If you are cohabiting, how long did you date before you lived together?
“At first, we moved into delegate bedrooms within our perspective homes. That didn’t work out so well and caused a lot of heartache for all, so we decided to move in together within 3 months of falling in love.”
What is it about your mate that attracted you so much?
“I was most attracted to his intelligence, independence and overall beauty. He was a man of flaws, but every one seemed hypnotic to me.”
Do you have common interests?
“There are very few interests we don’t share, actually! We have similar taste in home renovations, style, decor, food, music, men, etc.!”
Do you each have an interest that the other has none in?
“I am a Dominant Sir, into a full gamut of kinks. While Alan enjoys this facet of me, he doesn’t get into it himself. I am covered in tattoos and he has none. He prefers to blend in, where I always stand out. They say opposites attract, and we are the true living example of this theory.”
What’s the secret to your successful relationship?
“Complete honest and open dialog, no matter the topic not the time of day. We discuss everything we do: before, during and afterwards to ensure we are both on the same page and have each other as our main focus.”
Any advice for a dating couple?
“Make memories outside of the circuit scene. Relationships are built and nurtured far away from the dance floor and laser lights. Always put your partners feelings above anyone else, yet never allow your partner to hold you back from being yourself.”
I met my (ex?)-boyfriend of 9 months in Australia shortly before his 1-year visa expired. That time was a highlight of my life so far (I’m 23 and this is my first big love; he’s 30, and has been married before for a long period). Soon after, we had the exclusivity talk, made plans to move to NZ (where we both happened to have working rights for a time period) and go from there to start something together. After six weeks apart with him returning to Europe temporarily, I met him there. Feeling suspicious, I snooped on his phone and found sex-date texts. He admitted to them, but in the same breath said he wants to have an open relationship with me. I was shattered, but he eventually compromised and we made up.
Some time afterwards though, the open monster loomed again and after regaining my trust, he told me a month later (after much fishing) that he hooked up with a guy he met at a club while I was there, in the room we were staying in. I was hurt, confused and anxious. After another heated argument about monogamy, I decided to do some field research and try out my feelings with a random hook-up: I didn’t much care for it.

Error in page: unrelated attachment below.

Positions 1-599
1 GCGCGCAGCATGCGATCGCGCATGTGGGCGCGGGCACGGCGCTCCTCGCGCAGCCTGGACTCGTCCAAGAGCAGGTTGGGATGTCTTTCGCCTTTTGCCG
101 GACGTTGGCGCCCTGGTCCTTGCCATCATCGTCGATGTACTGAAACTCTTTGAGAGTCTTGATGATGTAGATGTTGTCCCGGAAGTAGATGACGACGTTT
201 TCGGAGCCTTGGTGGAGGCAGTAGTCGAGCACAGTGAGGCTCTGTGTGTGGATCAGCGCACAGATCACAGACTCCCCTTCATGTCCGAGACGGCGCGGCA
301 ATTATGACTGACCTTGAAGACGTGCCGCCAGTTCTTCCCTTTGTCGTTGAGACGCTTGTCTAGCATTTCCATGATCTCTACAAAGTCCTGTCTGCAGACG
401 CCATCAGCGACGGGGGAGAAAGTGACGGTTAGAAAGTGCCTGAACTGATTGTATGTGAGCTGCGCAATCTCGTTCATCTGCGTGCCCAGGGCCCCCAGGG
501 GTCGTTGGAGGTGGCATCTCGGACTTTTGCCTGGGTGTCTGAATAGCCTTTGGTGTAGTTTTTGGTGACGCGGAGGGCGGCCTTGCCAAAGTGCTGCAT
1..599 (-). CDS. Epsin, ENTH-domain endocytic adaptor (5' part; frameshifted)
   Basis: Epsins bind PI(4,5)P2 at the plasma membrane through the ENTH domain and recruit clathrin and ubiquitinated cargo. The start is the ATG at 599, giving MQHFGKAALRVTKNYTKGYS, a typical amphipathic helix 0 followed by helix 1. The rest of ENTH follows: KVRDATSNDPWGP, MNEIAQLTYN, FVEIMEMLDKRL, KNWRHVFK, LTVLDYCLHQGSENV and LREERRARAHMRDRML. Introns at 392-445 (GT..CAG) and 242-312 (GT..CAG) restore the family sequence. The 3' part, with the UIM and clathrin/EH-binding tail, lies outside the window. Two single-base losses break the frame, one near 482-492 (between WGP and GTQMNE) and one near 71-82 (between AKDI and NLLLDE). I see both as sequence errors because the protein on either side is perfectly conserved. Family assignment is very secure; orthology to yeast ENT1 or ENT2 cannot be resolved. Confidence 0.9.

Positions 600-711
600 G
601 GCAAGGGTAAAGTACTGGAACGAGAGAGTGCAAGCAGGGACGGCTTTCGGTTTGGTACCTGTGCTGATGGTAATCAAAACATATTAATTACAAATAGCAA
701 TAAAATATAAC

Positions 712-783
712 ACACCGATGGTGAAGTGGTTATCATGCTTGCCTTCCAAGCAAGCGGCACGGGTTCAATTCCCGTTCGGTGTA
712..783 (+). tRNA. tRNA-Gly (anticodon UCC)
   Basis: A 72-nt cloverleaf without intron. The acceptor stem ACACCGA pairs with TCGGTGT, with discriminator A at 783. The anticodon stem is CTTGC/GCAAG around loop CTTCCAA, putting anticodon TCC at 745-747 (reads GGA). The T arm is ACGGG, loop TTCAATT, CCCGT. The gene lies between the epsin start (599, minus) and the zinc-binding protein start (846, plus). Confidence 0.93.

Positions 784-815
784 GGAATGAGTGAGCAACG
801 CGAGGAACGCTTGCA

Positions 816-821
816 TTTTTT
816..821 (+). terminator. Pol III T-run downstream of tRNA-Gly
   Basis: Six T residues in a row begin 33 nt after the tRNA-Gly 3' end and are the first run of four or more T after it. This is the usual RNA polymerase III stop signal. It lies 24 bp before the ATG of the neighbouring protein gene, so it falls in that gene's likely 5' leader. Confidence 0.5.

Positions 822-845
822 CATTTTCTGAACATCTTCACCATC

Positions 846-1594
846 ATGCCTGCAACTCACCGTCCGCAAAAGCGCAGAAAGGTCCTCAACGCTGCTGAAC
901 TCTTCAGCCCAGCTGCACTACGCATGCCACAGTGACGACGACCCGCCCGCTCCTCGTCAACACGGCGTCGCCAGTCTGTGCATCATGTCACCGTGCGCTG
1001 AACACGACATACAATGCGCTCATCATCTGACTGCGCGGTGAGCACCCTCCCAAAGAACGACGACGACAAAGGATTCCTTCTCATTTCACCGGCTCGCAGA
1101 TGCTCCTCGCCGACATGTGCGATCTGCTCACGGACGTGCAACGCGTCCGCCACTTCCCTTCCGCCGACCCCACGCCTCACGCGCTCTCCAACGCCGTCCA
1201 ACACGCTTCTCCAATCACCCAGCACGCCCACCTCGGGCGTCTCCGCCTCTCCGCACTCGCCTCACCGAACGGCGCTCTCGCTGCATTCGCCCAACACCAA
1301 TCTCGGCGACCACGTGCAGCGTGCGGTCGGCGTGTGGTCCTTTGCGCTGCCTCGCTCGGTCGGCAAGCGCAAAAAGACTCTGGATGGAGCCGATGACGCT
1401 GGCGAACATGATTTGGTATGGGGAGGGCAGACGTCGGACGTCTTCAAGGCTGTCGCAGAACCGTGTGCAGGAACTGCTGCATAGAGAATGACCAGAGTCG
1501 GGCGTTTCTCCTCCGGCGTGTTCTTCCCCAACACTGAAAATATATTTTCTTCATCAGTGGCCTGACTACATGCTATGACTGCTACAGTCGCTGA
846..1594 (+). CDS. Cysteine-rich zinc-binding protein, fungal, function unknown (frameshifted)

Since then, mostly from my side, it’s been unpleasant and distrusting. He saw how much “that one night” bothered me but never reassured me. Cheating was a conscious decision for me; I took ownership of it, whilst he always blamed alcohol or our arguments. He even still has the other guy on Facebook, sometimes getting likes. I found him very deflective: we ended up having bigger fights about me telling my friends about the sexting or how negative I became about our relationship post-cheating than about the issues themselves.
My “negativity” about the cheating is now the reason for the end of our relationship. He’s an excellent manipulator, and I obsess. Our plans have since been cancelled, but we both agree that we have a special connection. Is this worth pursuing, or is it just too messed-up (from both sides)?
Dazed & Confused
Dazed & Confused
Walk away, you have the bench marks for a toxic relationship. You want a faithful relationship and he wants an open relationship, and will tell you he will be faithful to end an argument and still go off with other guys behind your back creating the anxiety.
There is nothing wrong with a faithful relationship, and there is nothing wrong with an open relationship, however there is something very wrong with lying.
Chalk this relationship up as an experience, move on with your life. At this moment in time neither of you are going to change, and you both should move on. Put it down as a holiday romance, savour the good parts and realise that it wasn’t to be.
Give yourself a couple of years before reconnecting as a friend with him, if that’s what you want, anything shorter will only cause the ill feeling to bubble up.
The key indicator that a relationship is over is when people lie and when you talk to friends about your partners inadequacies and bad traits rather than talking to the partner in question.
Email your relationship or dating question to The Gay Dating Expert